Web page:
Monday February 13, 2017, 01:05 PM

Sunlight or Bacteria? Scientists Investigate What Breaks Down Permafrost Carbon

Florida State University

Researchers found sunlight converted little if any permafrost thawed carbon to carbon dioxide, whereas microbes were shown to rapidly convert permafrost carbon to carbon dioxide.

Monday February 13, 2017, 01:05 PM

Climate Change Impacts on Threatened and Endangered Wildlife Massively Underreported

Wildlife Conservation Society

A team of scientists reporting in the journal Nature Climate Change say that negative impacts of climate change on threatened and endangered wildlife have been massively under reported.

Monday February 13, 2017, 10:05 AM

How Untreated Water Is Making Our Kids Sick: FSU Researcher Explores Possible Climate Change Link

Florida State University

A Florida State University researcher has drawn a link between the impact of climate change and untreated drinking water on the rate of gastrointestinal illness in children.

Thursday February 09, 2017, 04:05 PM

New Supercomputer Triples Earth System Science Capability with Greater Efficiency

National Center for Atmospheric Research (NCAR)

The National Center for Atmospheric Research (NCAR) is launching operations this month of one of the world's most powerful and energy-efficient supercomputers, providing the nation with a major new tool to advance understanding of the atmospheric and related Earth system sciences.

Wednesday February 08, 2017, 02:05 PM

Hidden Lakes Drain Below West Antarctica's Thwaites Glacier

University of Washington

Drainage of four interconnected lakes below Thwaites Glacier in late 2013 caused only a 10 percent increase in the glacier's speed. The glacier's recent speedup is therefore not due to changes in meltwater flow along its underside.

Sunday February 05, 2017, 12:05 PM

How Much Drought Can a Forest Take?

University of California, Davis

Aerial tree mortality surveys show patterns of tree death during extreme drought.

Thursday February 02, 2017, 03:05 PM

Lab Specializes in Analyzing Brittle Portion of Polar Ice Cores

South Dakota State University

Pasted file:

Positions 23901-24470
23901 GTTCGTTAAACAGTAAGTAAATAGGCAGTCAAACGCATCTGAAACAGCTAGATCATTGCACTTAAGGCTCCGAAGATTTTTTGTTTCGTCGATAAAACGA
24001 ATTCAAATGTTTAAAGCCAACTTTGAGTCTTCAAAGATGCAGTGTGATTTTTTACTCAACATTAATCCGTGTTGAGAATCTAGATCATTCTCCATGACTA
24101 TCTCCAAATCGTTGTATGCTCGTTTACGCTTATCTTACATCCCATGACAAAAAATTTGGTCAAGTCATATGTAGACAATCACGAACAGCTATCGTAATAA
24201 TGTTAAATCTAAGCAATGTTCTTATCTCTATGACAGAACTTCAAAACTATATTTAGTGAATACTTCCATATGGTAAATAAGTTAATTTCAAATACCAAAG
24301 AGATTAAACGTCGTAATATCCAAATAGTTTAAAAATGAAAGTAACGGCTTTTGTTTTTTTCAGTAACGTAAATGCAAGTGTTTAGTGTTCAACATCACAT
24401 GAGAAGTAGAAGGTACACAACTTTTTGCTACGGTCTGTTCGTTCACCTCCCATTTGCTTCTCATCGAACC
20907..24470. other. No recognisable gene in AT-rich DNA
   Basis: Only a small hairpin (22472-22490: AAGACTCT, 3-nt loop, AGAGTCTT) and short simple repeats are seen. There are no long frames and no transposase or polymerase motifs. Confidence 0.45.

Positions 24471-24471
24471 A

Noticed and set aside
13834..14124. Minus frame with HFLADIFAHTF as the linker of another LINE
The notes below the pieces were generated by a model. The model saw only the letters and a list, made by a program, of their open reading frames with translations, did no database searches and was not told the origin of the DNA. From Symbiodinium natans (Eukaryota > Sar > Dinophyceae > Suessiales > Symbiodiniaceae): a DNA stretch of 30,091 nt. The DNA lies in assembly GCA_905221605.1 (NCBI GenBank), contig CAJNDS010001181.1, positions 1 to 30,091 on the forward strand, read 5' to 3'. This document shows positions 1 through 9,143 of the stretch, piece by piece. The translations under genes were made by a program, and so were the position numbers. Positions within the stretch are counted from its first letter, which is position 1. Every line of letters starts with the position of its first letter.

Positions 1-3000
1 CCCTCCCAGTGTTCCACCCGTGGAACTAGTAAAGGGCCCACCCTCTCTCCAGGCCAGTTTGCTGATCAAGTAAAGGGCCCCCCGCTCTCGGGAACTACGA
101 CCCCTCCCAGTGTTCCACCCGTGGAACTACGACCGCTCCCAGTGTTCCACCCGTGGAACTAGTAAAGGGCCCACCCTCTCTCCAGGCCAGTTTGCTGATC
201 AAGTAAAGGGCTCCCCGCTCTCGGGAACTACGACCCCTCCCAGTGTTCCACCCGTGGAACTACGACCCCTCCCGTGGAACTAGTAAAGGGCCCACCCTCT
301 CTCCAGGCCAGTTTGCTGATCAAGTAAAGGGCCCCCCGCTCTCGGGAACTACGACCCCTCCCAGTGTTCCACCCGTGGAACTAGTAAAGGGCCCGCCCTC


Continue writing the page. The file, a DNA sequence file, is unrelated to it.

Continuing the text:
Tiny air bubbles compressed within a polar ice core make some sections brittle to the touch, but one ice core lab knows how to handle this delicate part of the chemical analysis, thus making the dating of the entire ice core possible.

Wednesday February 01, 2017, 02:05 PM

Tropics Cool in January; Globe Doesn't

University of Alabama Huntsville

Global Temperature Report: January 2017

Wednesday February 01, 2017, 11:05 AM

Coastal Wetlands Excel at Storing Carbon

University of Maryland, College Park

New analysis supports mangrove forests, tidal marshes and seagrass meadows as effective climate buffers.

Tuesday January 31, 2017, 12:05 PM

UNH Research Finds White Mountain National Forest Home to Nearly 140 Species of Bees

University of New Hampshire

The White Mountain National Forest is home to nearly 140 species of native bees, including two species of native bumble bees that are in decline in the Northeast, according to researchers with the University of New Hampshire who recently completed the first assessment of the state's native bee population in the national forest.

Monday January 30, 2017, 01:05 PM

Researcher Finds Limited Sign of Soil Adaptation to Climate Warming

University of New Hampshire

While scientists and policy experts debate the impacts of global warming, the Earth's soil is releasing roughly nine times more carbon dioxide to the atmosphere than all human activities combined. This huge carbon flux from soil, which is due to the natural respiration of soil microbes and plant roots, begs one of the central questions in climate change science. As the global climate warms, will soil respiration rates increase, adding even more carbon dioxide to the atmosphere and accelerating climate change?

Monday January 30, 2017, 11:05 AM

Iowa State Scientist Receives Grants to Improve Glacier-Flow Models, Sea-Level Predictions

Iowa State's Neal Iverson is working with an international team on two projects that aim to build more realistic computer models of glacier flow. The researchers hope to understand how glaciers will speed up and add to sea-level rise as the climate warms.

Monday January 30, 2017, 10:05 AM

Move Over Bear Grylls! Academics Build Ultimate Solar-Powered Water Purifier